At least nine people in four countries have died as the powerful storm swept across Western Europe. Friederike forced many forms of public transport to shut down.
***This article is about the storm as it happened on Thursday. For more information about cleanup efforts, please read: Germany begins cleanup following deadly storm Friederike***
A powerful storm packing hurricane-force winds has left at least nine people dead across Europe and shut down transportation systems in parts of Germany, the Netherlands and Belgium.
In Germany, five people were killed, including two firefighters working in emergency operations.
Winds reached up to 203 kilometers an hour (126 mph) as the storm, named Friederike, caused disruption for millions of people.
All long-distance trains and some regional trains were halted due to the storm raging across the country, according to Germany's railway operator Deutsche Bahn. Full train service is not expected to resume until Friday.
Authorities shut down some airports, while in North Rhine-Westphalia, some motorways and bridges had to be closed, with water levels rising along the Rhine River — just over a week after it had burst its banks.
Various domestic flights between Munich and Berlin, Dusseldorf, Hamburg and Cologne were canceled, and Dutch authorities temporarily canceled all flights in and out of Amsterdam as wind gust reached up to 140 kmh.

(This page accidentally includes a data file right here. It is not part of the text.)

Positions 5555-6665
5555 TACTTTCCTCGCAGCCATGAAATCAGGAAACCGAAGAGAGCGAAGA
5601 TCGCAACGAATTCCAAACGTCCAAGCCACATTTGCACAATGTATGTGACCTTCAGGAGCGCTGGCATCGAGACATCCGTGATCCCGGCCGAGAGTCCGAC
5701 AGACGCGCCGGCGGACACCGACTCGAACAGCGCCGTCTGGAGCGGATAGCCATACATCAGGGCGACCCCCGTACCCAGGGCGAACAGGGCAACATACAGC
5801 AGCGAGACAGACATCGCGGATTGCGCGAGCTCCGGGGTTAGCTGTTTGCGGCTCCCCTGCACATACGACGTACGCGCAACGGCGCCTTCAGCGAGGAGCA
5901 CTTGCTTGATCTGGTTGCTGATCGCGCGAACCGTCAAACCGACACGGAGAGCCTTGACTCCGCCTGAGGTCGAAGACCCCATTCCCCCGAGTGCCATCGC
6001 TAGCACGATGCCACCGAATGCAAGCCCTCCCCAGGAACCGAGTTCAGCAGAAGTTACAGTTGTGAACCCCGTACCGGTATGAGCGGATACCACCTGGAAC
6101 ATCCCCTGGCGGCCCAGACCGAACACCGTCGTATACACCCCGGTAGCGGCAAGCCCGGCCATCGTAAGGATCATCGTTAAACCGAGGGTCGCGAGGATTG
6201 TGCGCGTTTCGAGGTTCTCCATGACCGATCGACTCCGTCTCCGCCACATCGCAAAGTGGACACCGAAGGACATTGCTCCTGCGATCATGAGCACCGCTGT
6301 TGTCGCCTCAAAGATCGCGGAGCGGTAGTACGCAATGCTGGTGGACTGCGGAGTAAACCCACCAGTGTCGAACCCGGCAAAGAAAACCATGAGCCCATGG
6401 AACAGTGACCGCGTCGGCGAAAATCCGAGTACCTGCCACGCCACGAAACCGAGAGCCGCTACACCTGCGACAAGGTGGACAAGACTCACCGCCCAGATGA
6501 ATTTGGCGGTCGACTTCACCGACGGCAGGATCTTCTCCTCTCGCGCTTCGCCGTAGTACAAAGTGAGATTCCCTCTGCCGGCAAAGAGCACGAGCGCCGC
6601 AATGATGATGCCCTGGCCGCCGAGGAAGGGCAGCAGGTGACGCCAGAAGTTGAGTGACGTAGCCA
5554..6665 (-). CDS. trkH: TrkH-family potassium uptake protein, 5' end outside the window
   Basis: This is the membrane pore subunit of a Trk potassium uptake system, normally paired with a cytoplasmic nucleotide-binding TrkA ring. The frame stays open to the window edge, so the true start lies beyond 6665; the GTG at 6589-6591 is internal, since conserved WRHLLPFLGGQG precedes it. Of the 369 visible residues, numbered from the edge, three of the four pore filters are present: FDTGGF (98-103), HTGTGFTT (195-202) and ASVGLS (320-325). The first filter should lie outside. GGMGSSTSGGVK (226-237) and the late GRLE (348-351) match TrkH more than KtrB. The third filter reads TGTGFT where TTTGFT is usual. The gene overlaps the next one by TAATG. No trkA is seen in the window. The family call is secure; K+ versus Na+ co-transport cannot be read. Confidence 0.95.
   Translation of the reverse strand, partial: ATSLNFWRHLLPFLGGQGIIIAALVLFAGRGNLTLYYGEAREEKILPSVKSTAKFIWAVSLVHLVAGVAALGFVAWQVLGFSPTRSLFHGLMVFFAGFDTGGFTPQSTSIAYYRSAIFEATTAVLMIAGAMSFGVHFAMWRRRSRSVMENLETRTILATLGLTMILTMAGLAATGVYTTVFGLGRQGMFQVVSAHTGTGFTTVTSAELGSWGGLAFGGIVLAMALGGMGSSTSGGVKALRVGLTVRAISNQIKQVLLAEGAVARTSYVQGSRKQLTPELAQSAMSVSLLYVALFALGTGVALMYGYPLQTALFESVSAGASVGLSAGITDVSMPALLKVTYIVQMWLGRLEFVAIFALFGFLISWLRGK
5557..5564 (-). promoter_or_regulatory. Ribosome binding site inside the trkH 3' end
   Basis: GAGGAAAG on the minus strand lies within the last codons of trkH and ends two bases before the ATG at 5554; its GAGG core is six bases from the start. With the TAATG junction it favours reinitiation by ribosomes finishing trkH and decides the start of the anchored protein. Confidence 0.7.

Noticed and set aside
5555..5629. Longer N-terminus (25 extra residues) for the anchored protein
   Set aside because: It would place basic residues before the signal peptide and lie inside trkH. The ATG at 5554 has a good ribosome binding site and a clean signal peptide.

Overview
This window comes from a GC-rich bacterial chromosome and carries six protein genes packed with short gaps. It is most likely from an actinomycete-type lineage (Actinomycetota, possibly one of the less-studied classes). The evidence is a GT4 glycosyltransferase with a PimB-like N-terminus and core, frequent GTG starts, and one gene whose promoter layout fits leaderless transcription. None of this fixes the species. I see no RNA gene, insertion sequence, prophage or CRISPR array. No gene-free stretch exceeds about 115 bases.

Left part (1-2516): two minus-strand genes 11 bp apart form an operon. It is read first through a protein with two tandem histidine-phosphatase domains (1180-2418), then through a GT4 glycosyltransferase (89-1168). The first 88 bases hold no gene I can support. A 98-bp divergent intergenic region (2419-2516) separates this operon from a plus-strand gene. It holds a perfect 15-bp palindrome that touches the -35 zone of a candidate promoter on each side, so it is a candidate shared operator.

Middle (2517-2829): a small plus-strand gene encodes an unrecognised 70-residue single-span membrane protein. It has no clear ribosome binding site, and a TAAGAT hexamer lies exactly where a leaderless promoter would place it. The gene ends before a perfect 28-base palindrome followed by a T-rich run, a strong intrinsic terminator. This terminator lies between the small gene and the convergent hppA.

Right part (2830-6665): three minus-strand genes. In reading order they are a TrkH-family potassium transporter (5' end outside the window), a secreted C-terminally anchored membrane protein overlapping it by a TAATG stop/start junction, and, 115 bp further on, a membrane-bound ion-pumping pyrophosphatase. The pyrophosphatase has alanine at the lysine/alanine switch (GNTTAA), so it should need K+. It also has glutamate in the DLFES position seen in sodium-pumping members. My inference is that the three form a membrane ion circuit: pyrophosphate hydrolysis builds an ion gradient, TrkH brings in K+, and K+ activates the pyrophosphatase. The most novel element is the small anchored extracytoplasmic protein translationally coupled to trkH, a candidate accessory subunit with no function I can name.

Meanwhile, power outages left 100,000 people without electricity in Germany.
In some areas, schools were closed.
From Belgian forest to Rhine River
Across the border in the Netherlands, a man was killed by a falling tree branch in the eastern Dutch town of Olst, while another was killed when a falling tree hit the car he was driving near the German border, police said.
The Netherlands was ensnarled in traffic chaos, with the Dutch traffic service reporting that more than 66 trucks had been blown over by wind. Rail service was largely ground to a halt.
In Belgium, a woman was killed when a tree fell on her car as she drove through a forest south of Brussels, the Belga news agency reported.
A wolf escaped from West Berkshire, some 73 kilometers (45 miles) west of London, after strong winds knocked down a fence at an animal sanctuary. The animal was recaptured unharmed several hours later.
The German weather service said Friederike was the worst storm to hit the country since 2007.
It was expected to move from west to east and by evening had entered into Poland at reduced strength.
Read more: How to reduce risks from mega-storms?
cw, ls, ng, rs/msh (dpa, AFP, AP)